Number 95, September 22, 1992 by Phillip F. Schewe and Ben Stein|
STUDIES OF THE COSMIC MICROWAVE BACKGROUND (CMB) can provide information about the inflationary expansion of the early universe. A few months ago Lawrence Krauss and Martin White of Yale asserted (Phys. Rev. Lett., 10 Aug.) that variations in the CMB may be due in part to gravitational waves (tensor perturbations) and not just to matter-density fluctuations (scalar perturbations). A new paper by theorists and experimenters, including George Smoot of LBL, Paul Steinhardt of the University of Pennsylvania, and Michael Turner of the University of Chicago, examines the likely contributions of tensor and scalar perturbations to the CMB variations for the case of several different inflationary models. They conclude that a combination of large-angular-scale data from the Cosmic Microwave Explorer (COBE) and small-angular-scale data from other CMB detectors might be able to distinguish scalar from tensor effects. (R.L. Davis et al., Phys. Rev. Lett., 28 Sept. 1992.)
ULYSSES' JUPITER ENCOUNTER has engendered 13 articles in the 11 Sept. issue of Science. Ulysses, the first spacecraft to visit Jupiter (Feb. 1992) since the Voyager missions in the 1970s, is destined to pass beneath the Sun's south pole in the summer of 1994. In the meantime its side trip to Jupiter has supplied plentiful information about the Jovian environment: the magnetosphere was found to be inflated to a size much larger than at the time of the Voyagers; the presence in the magnetosphere of sulphur and oxygen ions, produced mostly at the volcanic moon Io (at a rate of about one ton per second) was confirmed; very little dust was found near Jupiter; Io's principal volcano, Loki, was quiet.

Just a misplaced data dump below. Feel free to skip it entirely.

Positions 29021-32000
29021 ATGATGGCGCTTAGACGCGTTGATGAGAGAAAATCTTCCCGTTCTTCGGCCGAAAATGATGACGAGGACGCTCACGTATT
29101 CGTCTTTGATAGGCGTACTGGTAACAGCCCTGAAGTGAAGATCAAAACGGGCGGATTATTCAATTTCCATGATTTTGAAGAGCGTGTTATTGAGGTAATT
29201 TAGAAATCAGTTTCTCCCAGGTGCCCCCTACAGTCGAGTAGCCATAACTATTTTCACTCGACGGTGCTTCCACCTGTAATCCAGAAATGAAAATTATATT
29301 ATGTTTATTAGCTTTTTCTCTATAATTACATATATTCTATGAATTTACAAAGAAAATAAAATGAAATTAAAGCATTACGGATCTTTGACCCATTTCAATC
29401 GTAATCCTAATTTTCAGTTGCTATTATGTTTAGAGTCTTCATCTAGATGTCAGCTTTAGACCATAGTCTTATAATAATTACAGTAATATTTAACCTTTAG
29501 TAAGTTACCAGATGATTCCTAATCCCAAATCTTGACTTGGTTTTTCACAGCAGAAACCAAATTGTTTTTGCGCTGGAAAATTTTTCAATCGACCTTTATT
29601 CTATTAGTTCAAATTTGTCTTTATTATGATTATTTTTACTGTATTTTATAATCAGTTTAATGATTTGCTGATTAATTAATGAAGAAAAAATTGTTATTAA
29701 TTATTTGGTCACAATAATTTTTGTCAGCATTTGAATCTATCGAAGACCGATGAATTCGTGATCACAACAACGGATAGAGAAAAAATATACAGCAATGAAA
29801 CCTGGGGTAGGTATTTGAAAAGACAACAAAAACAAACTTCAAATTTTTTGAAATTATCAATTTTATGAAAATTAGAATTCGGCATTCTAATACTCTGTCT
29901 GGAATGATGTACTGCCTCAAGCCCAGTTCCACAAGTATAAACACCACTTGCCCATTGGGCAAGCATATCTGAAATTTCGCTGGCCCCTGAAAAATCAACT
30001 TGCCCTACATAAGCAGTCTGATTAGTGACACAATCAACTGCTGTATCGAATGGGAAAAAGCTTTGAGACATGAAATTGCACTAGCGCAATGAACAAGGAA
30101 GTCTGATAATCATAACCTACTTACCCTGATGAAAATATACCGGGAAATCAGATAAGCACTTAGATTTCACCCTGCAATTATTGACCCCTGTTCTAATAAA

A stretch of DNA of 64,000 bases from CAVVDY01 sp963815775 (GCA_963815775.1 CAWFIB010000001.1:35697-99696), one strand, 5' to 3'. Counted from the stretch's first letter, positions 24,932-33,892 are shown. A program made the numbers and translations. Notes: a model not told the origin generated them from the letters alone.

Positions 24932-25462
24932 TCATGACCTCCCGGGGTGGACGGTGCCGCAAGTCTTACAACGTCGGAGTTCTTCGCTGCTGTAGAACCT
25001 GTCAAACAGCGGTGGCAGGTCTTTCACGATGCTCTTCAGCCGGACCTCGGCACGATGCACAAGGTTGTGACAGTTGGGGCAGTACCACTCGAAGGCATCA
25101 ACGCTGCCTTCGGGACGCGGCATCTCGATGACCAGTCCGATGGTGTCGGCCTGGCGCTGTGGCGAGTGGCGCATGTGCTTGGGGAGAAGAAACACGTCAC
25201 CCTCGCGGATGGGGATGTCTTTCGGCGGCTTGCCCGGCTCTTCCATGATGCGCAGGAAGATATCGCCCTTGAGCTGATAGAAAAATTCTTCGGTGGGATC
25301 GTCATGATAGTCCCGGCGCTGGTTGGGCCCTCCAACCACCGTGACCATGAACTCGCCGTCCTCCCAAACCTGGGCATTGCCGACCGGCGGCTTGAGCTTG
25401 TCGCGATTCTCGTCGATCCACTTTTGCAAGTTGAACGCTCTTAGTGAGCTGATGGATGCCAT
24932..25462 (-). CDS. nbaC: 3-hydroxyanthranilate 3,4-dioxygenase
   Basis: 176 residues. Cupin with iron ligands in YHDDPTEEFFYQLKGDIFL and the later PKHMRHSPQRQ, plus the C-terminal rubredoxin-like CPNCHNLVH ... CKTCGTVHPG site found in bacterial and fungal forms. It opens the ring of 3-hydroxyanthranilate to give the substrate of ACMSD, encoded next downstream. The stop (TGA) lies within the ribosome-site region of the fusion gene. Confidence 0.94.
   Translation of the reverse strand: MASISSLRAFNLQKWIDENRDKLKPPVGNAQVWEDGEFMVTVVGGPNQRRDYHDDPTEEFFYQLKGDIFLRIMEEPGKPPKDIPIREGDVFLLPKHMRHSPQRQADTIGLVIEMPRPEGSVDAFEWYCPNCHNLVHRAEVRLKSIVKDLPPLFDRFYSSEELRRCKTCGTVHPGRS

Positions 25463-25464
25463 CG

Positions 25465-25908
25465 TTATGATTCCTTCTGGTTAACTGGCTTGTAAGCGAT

TIME-RESOLVED REFLECTION HIGH ENERGY ELECTRON DIFFRACTION (RHEED) permits the detailed study of melting. Hani Elasayed-Ali and John Herman, scientists at the University of Rochester, use laser light to simultaneously heat a crystalline sample and also unleash an electron gun which shoots probing electrons at the crystal. The distinctive pattern of electrons diffracting from the crystal surface changes when the top layers begin to melt. Elasayed-Ali and Herman used RHEED to study the melting of lead crystals with a time resolution of 190 psec. They got different results for different angles of attack: looking at the so-called (110) crystal surface, their laser beam produced a sort of premelting---the formation of a liquid-like film---at a temperature some 40 K below the normal melting point (660.7 K). For the more densely packed (111) surface, the Rochester scientists found evidence for superheating; heated at that angle, the lead atoms resisted melting up to a point 120 K above the normal melting point. (Science News, 12 Sept. 1992.)
BUCKYBALL BEAMS at energies up to 50 MeV per bucky have been created by Yvon Le Beyec at the Nuclear Physics Institute at Orsay, France. Cesium ions are used to strike and ionize C-60 molecules residing in a solid pellet. Accelerated buckyballs are potentially useful projectiles since they possess relatively large energy but small velocity, insuring that they won't penetrate a target to any great depth. (Science, 11 Sept.)